You need to be an opportunist in the East. If it snows, go. Ski it if it’s white.

7. Describe the perfect snow, at the perfect place, and under the perfect conditions. What’s your heavenly ski scenario?

My heaven ski scenario is to be in a remote location backcountry skiing with a few friends, blue skies, no wind, thigh deep powder, and stable avalanche conditions. Skiing a day like that, finishing exhausted but elated, and eating a 4000 calorie dinner is my dream day.

8. Your book talks about some of the fine powder that can be found in international destinations. Give us a sneak preview.

My favorite snow climate is in western Japan, either on the main island (Honshu) or Hokkaido Island to the north. During what they call the winter monsoon, cold air spills off the Asian continent and over the Sea of Japan, producing “sea-effect” snowstorms that generate huge amounts of snow. The snowiest major cities in the world are in Japan. People think Boston has had a lot of snow this year. Sapporo has a population of nearly 2,000,000 and AVERAGES 235 inches of snow a year. The mountains get more. The surest place for deep powder skiing in the world is Hokkaido Island in January when the winter monsoon peaks. More nuggets like this can be found in chapter 3.

9. There are some people who are “powder snobs” – who won’t ski in the East due to the inconsistent, frequently underwhelming conditions. Are you “one of them” or are you a ski anywhere as along as there’s something to ski on kind of guy?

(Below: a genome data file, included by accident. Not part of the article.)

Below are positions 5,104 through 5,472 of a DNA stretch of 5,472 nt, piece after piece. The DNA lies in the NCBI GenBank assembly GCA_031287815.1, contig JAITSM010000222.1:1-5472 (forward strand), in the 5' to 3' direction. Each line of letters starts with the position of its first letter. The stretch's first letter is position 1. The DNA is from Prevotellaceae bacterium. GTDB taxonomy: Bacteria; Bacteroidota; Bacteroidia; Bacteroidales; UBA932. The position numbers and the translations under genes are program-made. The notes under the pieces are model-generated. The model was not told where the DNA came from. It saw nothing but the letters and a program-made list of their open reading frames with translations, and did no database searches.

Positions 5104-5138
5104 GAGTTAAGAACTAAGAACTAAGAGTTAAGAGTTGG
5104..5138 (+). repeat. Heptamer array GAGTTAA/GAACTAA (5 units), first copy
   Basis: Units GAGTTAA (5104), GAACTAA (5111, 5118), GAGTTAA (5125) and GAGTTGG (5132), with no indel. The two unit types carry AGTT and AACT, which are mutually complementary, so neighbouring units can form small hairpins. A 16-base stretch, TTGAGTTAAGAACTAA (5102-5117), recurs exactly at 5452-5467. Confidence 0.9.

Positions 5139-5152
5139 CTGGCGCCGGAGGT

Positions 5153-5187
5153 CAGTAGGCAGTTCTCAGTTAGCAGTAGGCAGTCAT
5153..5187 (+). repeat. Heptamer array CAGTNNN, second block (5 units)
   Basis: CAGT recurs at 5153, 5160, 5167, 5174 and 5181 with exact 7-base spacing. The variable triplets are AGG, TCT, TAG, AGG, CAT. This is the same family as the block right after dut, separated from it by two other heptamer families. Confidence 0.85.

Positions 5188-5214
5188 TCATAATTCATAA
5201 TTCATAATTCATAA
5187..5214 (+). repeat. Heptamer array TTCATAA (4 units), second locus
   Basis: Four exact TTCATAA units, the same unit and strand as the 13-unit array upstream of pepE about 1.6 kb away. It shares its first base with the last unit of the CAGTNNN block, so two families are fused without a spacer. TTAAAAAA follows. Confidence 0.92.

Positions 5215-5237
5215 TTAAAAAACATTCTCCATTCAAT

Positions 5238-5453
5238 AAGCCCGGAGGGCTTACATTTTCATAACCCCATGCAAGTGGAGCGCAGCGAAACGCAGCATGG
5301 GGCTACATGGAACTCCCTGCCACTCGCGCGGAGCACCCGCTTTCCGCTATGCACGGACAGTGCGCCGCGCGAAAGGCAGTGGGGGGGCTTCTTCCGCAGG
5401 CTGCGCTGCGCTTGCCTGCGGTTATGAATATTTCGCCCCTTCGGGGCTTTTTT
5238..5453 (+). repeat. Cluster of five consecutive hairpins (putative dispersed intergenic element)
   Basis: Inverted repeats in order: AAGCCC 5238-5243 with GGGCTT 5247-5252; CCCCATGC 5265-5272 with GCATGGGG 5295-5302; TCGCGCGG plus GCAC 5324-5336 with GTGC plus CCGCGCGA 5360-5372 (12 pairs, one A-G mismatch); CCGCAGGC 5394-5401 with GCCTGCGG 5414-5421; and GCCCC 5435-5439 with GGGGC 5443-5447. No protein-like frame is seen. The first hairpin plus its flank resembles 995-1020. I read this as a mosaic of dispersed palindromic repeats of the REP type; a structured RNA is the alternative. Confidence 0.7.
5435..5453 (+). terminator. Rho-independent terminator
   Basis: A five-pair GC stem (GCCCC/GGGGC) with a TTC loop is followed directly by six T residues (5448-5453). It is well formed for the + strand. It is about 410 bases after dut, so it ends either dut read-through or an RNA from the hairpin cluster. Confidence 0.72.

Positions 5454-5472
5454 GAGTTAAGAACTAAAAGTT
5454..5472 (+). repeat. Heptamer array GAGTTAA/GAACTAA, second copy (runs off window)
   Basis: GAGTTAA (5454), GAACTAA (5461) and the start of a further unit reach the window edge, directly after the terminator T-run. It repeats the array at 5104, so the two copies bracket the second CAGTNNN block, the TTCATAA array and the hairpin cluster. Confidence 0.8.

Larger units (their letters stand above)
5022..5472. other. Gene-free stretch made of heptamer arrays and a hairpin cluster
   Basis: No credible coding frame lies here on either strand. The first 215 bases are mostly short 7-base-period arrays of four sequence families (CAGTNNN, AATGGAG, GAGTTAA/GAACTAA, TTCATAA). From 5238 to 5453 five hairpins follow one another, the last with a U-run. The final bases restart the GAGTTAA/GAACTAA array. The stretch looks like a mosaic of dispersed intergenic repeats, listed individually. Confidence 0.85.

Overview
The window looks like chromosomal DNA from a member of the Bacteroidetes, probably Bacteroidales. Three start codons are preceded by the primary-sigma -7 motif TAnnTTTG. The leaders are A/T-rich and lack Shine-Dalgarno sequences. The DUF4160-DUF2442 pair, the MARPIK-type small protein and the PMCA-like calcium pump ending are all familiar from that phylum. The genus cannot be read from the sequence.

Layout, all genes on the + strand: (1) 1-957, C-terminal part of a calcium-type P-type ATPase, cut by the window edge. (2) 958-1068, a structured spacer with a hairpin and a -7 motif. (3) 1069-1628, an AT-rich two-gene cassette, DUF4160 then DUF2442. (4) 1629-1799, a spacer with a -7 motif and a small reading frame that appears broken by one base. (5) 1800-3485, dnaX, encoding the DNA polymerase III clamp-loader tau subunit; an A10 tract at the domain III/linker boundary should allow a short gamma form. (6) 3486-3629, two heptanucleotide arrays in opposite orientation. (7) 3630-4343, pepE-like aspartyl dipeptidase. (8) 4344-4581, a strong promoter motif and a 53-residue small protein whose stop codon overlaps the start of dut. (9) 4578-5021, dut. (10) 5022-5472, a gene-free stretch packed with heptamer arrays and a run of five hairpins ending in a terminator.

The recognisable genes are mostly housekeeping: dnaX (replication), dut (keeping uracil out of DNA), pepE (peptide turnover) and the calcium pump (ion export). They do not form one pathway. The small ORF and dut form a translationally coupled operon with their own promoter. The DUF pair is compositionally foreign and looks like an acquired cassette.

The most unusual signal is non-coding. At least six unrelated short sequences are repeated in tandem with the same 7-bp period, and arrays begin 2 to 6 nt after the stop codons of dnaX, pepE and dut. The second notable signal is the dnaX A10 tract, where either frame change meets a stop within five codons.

I grew up in the East and spent 6 years in Seattle skiing the Cascades.

I used to consider myself an “all terrain all conditions” skier, but no more. I am definitely a powder snob. I like to ski powder and I actually spend most of my spare time backcountry skiing to get it.

I saw a bumper sticker this weekend that said “you are not hard core if you only ski on powder days.” By that definition, I’m not hard core anymore.

10. Anything else you’d like to mention about your book?

My favorite chapter is “Alta Goes to War,” which examines avalanche history and mitigation efforts in Little Cottonwood Canyon in which Alta ski area resides. There are 50 avalanche paths that bisect the 8-mile long highway that goes up Little Cottonwood Canyon to Alta. In the 1800s, more than 100 people were killed in snow slides at Alta and there is a remarkable effort today to reduce avalanche hazard in the canyon. There’s nothing like this in the East!

Steenburgh’s book is available via Amazon and Barnes and Noble.